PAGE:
The Palate Cleanser

“Bad Bones and Baklava”
by Pania Oz

A baklava. One baklava. It wasn’t large. And P told me it was honey and not oil that made it glisten so. Oh but it all falls by the wayside in digestion. I swear that within the hour my hips had inflated like one of those nasty plastic beach contraptions. Oh, ick, the bloat. The agony! I finally sighed, “okay,” I growled on the way home. There was a moment of silence before anyone asked me, “What the hell was that …  growl?” From behind the steering wheel, even without looking down, I could sense the closing of the gap between my thighs. The thickening of my ankles, my toes even. Fingers looked like sausages wrapped in an awkward grip, not quite right, not right at all. I break down. “Faaaat!” I wail.

I explained it to my nutritionist this way: I’m willing to eat. I like to eat. I feel better. But then I don’t look like myself anymore and it freaks me out.

It doesn’t look like “you emaciated,” you mean.

Right. Same thing.

So I’m fat today. Because … well, because of baklava.

I’m not crazy. (I mean, I am, right? But …) The first doctor I visited, well-meaning, I’m sure, told me the following: “You can gain the weight. Hey, it’s only a few cartons of Haagen Dazs.” Cool. Good advice. As if I don’t already think I’m always just a pancake away from overweight.

I should have stuck with that doctor, come to think of it.

Now my doctors don’t believe me when I tell them I gained ten pounds over the weekend and then lost it all by accident between Sunday and Monday. [Note to reader: this happens every weekend, I swear on my dusty cross-trainers.] “It’s a long, slow process,” they gently remind. Oh, God. I can guarantee they wouldn’t say that if they’d had the opportunity to witness my exploding pockets of knee fat yesterday afternoon.

But, as I unleashed my angry inner animal in the driver’s seat, P and S couldn’t see it. I wanted to pick up one leg and dangle it over the center console for them to see. I wanted to reach over, grab their blind little graspers and demonstrate my abdominal flab to their unseeing minds. But no dice. “O-M-G,” P acronymed. “T-F-M” (our private jargon indicating an individual whose behavior is too effing much).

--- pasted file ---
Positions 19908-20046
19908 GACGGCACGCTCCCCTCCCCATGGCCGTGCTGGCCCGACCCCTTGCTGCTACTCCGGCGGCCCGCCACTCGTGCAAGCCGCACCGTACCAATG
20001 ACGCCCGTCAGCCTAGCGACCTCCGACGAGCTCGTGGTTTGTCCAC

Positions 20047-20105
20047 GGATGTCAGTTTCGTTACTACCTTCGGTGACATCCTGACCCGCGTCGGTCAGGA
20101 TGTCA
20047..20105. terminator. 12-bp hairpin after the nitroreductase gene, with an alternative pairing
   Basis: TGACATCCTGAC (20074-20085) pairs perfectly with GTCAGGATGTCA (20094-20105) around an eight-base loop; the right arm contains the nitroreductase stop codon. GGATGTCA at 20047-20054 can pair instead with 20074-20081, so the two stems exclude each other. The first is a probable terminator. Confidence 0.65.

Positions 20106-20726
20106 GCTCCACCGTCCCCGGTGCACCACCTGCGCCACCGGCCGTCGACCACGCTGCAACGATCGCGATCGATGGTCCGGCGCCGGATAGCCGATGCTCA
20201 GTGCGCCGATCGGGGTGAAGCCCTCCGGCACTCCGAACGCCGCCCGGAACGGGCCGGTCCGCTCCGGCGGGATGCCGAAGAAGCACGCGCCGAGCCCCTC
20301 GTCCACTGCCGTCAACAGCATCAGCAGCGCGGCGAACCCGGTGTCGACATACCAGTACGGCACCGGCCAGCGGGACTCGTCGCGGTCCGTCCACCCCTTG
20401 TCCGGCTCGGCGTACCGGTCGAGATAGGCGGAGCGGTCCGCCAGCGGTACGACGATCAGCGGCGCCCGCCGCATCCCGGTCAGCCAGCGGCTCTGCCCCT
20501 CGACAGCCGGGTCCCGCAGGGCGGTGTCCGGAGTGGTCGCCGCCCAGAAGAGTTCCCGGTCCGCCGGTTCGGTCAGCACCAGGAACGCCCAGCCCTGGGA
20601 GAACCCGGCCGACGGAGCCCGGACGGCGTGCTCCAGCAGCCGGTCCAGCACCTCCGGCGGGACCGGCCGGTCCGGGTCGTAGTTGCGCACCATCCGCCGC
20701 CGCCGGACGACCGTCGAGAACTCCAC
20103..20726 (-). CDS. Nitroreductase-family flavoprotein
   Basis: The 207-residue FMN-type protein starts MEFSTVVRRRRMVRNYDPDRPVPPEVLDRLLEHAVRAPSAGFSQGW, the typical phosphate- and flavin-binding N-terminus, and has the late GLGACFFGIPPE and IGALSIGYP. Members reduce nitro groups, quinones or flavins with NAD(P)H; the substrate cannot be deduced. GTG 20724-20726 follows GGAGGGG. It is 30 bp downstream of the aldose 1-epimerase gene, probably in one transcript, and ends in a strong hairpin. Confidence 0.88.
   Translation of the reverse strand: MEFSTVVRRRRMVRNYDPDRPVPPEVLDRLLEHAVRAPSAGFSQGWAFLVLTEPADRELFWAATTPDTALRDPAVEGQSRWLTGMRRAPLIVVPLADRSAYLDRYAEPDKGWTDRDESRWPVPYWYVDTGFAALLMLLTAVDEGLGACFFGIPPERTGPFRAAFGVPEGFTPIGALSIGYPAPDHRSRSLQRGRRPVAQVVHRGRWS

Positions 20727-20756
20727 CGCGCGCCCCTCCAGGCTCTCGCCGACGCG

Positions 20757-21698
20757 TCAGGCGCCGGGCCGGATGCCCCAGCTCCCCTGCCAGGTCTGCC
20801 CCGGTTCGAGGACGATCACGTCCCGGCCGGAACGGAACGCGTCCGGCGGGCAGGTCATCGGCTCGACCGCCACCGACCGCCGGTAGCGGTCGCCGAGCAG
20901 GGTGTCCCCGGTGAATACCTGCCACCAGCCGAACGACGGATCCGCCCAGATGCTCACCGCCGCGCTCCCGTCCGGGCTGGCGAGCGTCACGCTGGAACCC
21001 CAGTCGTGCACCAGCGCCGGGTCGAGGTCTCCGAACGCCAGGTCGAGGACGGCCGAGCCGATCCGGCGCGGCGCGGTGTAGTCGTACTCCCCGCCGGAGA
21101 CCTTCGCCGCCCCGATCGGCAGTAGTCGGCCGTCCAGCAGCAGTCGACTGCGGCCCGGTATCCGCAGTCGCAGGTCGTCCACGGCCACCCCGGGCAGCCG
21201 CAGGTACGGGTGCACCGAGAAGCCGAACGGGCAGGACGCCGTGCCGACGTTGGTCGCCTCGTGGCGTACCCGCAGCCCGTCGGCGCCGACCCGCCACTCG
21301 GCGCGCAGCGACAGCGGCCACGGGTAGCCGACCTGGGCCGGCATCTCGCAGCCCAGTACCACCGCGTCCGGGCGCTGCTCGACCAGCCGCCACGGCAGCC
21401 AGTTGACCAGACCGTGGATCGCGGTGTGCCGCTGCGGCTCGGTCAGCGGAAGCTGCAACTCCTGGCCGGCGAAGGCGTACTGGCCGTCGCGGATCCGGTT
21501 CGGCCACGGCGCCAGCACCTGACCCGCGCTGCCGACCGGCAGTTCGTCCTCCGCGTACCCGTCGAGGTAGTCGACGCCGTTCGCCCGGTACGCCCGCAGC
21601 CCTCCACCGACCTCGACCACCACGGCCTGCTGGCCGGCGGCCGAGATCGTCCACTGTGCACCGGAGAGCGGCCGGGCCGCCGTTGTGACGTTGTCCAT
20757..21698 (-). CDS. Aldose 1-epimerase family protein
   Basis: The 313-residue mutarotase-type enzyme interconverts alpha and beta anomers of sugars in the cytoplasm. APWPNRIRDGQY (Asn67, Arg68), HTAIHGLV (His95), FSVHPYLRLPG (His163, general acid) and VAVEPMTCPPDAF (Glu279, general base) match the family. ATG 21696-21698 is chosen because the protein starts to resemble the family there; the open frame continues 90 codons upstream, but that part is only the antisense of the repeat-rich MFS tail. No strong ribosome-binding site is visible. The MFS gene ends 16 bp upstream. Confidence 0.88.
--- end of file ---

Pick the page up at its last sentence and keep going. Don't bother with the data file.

It doesn’t make sense to me. My bones are disappearing so fast that I can’t remember what they looked like anymore. They’re nowhere to be found. P sighed and pointed them out to me when we returned home. “I can’t even touch you without poking myself,” she insists. Poke. She demonstrates. Poke. An emphatic “Ouch!” I remain unconvinced.

It just doesn’t make sense. I miss my bones. But no one will let me have them. Bad bones. Bad, bad bones, they think.

But what if I like them? Doesn’t that count for something?

All anyone wants me to do these days, it seems, is join them for fries and a shake at Chubby Freeze. I’m the selfish one for not participating. And no one gives a hoot about my long-lost bones.

I only ate half my dinner last night. My bones came back this morning. Phewf.



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